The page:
• remind me tomorrow
  • remind me next week
  • never remind me
Subscribe to the ANN Newsletter • Wake up every Sunday to a curated list of ANN's most interesting posts of the week. read more

Spice & Wolf: merchant meets the wise wolf
Episode 9

by Steve Jones,

How would you rate episode 9 of
Spice & Wolf: merchant meets the wise wolf ?
Community score: 4.2


The pace picks up as Spice & Wolf finally gets to the economics lesson at the heart of this arc. There are plenty of ways to teach it. For some people, it can be found in an NFT they'll only ever be able to sell for pennies on the dollar. For Lawrence, it's in a cart full of breastplates, pulling his net worth down deep into the red. While the episode eases us in with the playful verbal sparring we know and love, Holo and Lawrence quickly run out of time to mess around.

In short, Lawrence screwed himself. He was banking on the annual campaign to the north to bolster the worth of the armor in his inventory. It was, he believed, a consistent and predictable market fluctuation he could capitalize on by taking advantage of the buying opportunity he finagled out of that scale scam two weeks ago. However, if markets behaved consistently and predictably, most economists would be out of a job. With the surprise cancellation of that campaign, there's no reason to outfit extra soldiers and the demand for armor plummets. Lawrence thought he had a sure thing going, but he relied on forces he couldn't control and let his hubris get ahead of his contingencies.

It's hard not to feel a little schadenfreude at Lawrence's current predicament. It was also easy to see it coming. As soon as he dismissed Holo's skepticism about taking on all of that debt, there was no doubt his petard was getting hoisted. Modern life more or less necessitates taking on some debt to function, but there's a pretty wide gap between someone using their credit card to pay their utilities and a dude remortgaging his house to buy GameStop shares. Granted, I'm not lumping in Lawrence alongside our contemporary class of grifters and griftees. He doesn't deserve that. However, the lesson he's learning is relevant to people who thought buying a Bored Ape was a one-way ticket to a champagne-soaked life. There's no magic bullet market. There's no "sure thing" in the realm of economics, and anybody trying to sell you that is earning their keep on that sale.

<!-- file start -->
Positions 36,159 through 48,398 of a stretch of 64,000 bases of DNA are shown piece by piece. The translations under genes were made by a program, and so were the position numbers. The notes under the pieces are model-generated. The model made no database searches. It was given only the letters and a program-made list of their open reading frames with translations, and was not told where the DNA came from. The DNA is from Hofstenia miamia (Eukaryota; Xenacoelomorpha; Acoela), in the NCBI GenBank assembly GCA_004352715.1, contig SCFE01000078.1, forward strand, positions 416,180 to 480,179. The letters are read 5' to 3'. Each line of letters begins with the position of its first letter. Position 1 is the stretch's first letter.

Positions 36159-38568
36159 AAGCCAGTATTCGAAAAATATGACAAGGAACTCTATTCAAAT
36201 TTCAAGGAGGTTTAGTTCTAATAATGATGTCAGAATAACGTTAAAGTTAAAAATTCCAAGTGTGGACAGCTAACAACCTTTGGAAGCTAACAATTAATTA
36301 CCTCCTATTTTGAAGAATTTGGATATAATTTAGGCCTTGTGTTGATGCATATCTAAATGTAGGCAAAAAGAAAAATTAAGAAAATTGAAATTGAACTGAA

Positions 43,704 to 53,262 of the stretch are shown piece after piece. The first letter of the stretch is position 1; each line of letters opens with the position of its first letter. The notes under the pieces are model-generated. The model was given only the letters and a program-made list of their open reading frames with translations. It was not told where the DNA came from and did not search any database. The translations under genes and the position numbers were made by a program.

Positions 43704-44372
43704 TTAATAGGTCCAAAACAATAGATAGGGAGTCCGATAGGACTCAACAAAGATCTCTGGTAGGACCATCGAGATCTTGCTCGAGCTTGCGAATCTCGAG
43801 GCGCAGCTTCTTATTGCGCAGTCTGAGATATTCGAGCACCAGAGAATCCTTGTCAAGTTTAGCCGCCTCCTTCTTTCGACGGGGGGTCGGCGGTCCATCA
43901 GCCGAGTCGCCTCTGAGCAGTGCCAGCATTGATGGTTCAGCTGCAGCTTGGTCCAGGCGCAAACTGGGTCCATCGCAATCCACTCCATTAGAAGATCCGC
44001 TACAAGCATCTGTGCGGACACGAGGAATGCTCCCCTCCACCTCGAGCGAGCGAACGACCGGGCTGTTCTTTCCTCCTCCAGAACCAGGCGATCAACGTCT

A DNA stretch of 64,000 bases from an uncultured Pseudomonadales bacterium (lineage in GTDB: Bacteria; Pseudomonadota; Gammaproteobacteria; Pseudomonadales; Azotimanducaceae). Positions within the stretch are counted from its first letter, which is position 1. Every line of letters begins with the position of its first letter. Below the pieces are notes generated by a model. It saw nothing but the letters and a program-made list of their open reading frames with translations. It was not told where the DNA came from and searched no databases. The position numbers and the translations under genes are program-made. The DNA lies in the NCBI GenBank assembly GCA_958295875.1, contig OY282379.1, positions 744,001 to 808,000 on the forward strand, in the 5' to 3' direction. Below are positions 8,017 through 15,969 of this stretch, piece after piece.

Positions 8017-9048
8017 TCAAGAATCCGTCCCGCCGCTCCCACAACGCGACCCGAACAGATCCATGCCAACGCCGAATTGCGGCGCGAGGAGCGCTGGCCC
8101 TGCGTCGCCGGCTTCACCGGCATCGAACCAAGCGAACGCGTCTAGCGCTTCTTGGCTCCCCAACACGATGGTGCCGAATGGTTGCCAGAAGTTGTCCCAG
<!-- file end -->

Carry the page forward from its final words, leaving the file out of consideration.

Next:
The most affecting parts of this episode come after Lawrence realizes his impending bankruptcy, because that's where we see him emotionally grapple with the overwhelming weight of that consequence. Rationally, he knows it's his fault and springs into action immediately. He cops a good attitude, too; if optimism got him into this situation, then maybe optimism can help him dig out of it. As he faces more and more rejection and humiliation, though, despair sets in. The montage of him going door to door, only to find debasement, is particularly effective. It resonates. Society still equates financial destitution with moral/spiritual failure. In the blink of an eye, Lawrence becomes less than a person, and his former peers treat him like pond scum. Don't get me wrong, this mistake should humble him, but that doesn't give a bunch of jagoffs at a tavern the right to arbitrate his punishment.

The angle I find most interesting is the gender politics of the situation. As a hip and modern audience, we don't think twice about Lawrence traveling with Holo. That's at least half of the show's whole appeal, after all. However, not all anime of this ilk earnestly explore the friction between their cute girl protagonists and the sexism of the time period. Lawrence is hesitant to bring Holo into his guild house because having a woman business partner is basically unheard of. His last resort rejects him because he thinks Lawrence is living in sin. Obviously, this is awful and unfair, but it adds depth to the setting and complexity to the show's central relationship, so I think those parts are good. Holo and Lawrence's relationship can't just be banter about food. They have to reckon with societal prejudices. Lawrence has to reckon with his ingrained misogyny. This stuff gives Spice & Wolf the oomph that many of its imitators lack.

I wish the anime's direction gave these scenes some oomph to match their content. This reboot's visuals have been consistently flat, so I've refrained from repeating myself each week, but I think it's worth bringing up when that flatness hampers the emotional heft of the story to this degree. There's no dynamic lighting, little variation to the storyboarding, and basically no visual indication that our heroes are in dire straits. Would a single Dutch angle kill them? The episode instead relies on Jun Fukuyama and Ami Koshimizu to sell the drama, and they're consummate professionals. We're treated to the sound of Lawrence's accelerating panic, and I like hearing Holo waver between assertiveness and unsureness. She wants to help, but that's hard to do when your partner shuts you out. This tension climaxes in their final exchange, in which Lawrence snaps at Holo. It's a slip-up that only lasts a second, but that's long enough for his venom to reach her as she takes a tactical retreat back to the inn. It hurts to watch, and it's a great cliffhanger.


Spice & Wolf: merchant meets the wise wolf is currently streaming on Crunchyroll.

Steve is on Twitter while it lasts. He still knows "The Wolf Whistling Song" by heart. You can also catch him chatting about trash and treasure alike on This Week in Anime.

Disclosure: Kadokawa World Entertainment (KWE), a wholly owned subsidiary of Kadokawa Corporation, is the majority owner of Anime News Network, LLC. One or more of the companies mentioned in this article are part of the Kadokawa Group of Companies.

discuss this in the forum (65 posts) |
bookmark/share with: short url

back to Spice & Wolf: merchant meets the wise wolf
Episode Review homepage / archives